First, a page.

The deployment of batteries in electric vehicles will be a significant trend over the next few decades. This mode of energy storage resource is an opportunity to balance the daily electricity load, and it will lead to the public owning a significant part of the energy infrastructure. Utilities want to internalize private electric storage within their system. However, if the utility is a private and public system, why would there not be a citizen and a government member on the corporate board? The distrust of utilities would lessen with joint planning. The reality that we need renewables everywhere, and public ownership is becoming a part of the system, plus climate change is global, begs us to realize that we need cooperation and planning on many levels representing us.

Governments on the state and local level can ensure that all citizens are able to transition to renewable energy use. Community microgrids will have some storage, but when electric cars become widespread their batteries will help with that. This level of cooperation will minimize costs for both citizens and governments by avoiding higher peak prices from utilities. Local politicians will need to respond with regulations balancing choice, reliability and full coverage of citizens. States with in-depth knowledge of energy use will not guess utility costs.

Profit-driven utilities focus on regional distribution and maximizing their own profits. Although utility companies could lead the transition to renewables through coalitions that promote education on renewables, microgrids and their use, this will always conflict with utility companies' perspective of seeing microgrids as a profit point and as a way to sell equipment and service. That profit motive may not incentivize utilities to find solutions for all citizens.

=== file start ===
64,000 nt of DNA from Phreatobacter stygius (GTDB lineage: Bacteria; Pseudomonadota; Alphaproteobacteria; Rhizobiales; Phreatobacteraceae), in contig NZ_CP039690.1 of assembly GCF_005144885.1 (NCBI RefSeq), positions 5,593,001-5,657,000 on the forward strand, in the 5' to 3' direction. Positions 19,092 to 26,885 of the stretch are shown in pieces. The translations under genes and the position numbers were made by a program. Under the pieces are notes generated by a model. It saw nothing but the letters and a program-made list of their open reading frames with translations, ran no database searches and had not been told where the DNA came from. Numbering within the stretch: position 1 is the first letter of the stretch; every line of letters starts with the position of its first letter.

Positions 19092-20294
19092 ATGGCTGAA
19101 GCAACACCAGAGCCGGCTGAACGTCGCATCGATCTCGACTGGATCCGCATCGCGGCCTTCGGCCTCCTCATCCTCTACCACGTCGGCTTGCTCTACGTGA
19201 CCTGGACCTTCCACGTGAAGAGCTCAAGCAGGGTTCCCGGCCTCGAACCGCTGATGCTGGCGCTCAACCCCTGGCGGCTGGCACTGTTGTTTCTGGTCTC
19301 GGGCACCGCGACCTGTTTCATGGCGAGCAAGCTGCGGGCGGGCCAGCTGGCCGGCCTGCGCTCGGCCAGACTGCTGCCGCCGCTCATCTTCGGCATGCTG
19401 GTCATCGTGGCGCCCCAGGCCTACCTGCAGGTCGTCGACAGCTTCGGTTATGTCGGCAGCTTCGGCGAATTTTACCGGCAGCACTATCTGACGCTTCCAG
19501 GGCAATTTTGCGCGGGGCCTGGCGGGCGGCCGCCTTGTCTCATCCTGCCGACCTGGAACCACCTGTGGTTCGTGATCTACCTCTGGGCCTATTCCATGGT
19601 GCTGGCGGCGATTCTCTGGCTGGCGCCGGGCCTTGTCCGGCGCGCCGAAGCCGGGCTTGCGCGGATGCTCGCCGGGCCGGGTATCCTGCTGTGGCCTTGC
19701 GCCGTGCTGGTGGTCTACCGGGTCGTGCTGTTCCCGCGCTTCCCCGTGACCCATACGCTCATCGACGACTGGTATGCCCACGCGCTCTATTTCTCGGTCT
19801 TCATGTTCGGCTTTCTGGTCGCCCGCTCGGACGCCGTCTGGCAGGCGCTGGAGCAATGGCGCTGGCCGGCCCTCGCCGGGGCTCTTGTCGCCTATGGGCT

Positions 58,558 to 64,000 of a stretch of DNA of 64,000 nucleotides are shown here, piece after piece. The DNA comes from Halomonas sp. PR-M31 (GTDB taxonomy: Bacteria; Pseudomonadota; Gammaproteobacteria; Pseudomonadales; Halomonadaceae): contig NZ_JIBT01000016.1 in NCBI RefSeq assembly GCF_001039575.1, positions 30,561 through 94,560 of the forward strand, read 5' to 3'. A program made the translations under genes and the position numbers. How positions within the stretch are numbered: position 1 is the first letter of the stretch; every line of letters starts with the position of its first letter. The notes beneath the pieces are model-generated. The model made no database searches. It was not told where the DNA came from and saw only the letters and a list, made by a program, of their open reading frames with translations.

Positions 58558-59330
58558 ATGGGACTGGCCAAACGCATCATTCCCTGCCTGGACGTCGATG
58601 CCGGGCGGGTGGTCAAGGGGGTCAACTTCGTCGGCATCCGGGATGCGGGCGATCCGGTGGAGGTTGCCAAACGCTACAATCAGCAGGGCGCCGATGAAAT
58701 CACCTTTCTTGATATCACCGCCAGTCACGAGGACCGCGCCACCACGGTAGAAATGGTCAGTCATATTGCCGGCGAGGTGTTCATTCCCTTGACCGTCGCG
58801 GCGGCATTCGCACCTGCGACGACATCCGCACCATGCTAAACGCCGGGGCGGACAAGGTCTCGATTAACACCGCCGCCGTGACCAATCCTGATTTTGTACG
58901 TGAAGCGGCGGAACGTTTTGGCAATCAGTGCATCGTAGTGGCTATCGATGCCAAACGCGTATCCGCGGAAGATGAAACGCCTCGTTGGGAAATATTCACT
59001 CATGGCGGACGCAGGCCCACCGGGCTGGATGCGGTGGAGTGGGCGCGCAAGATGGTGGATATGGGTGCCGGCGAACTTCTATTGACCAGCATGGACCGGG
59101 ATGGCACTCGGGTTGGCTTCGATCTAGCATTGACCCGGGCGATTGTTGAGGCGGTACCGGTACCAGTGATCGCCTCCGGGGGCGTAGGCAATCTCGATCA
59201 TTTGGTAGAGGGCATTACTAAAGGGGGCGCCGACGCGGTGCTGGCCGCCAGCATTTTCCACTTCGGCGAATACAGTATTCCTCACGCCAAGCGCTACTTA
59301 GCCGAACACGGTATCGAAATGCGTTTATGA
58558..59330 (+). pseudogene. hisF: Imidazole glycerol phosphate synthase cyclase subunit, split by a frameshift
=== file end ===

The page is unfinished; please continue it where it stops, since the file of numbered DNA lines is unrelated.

Private utilities also have incentives to create state laws allowing them to become the state's energy department. Getting the most out of renewables require progressively led local governments to create a path to enable social energy solutions. Most states provide utilities with aspects of monopoly power. Those laws will require changing if we are to attract the full benefits of renewables.

Politicians and citizens need scientific and technical knowledge to understand our changing world and citizens' needs. We need to encourage students to seek jobs inventing a renewable future with justice. Students from disadvantaged areas may have the most motivation to create solutions covering everybody. Still, the younger generations are motivated to create an equitable, just and functional world.

The impending threat of climate change suggests that humanity needs long-term planning and a balance of several renewable energy types like solar, wind and geothermal energy. Even after we have stabilized our climate, volcanic eruptions, solar flares and nuclear war could disrupt the climate and our future electrical-based society. Human survival increases with national self-reliance, international cooperation and planned cooperation at all levels and over the centuries.

You can find more information about microgrids at the following resources: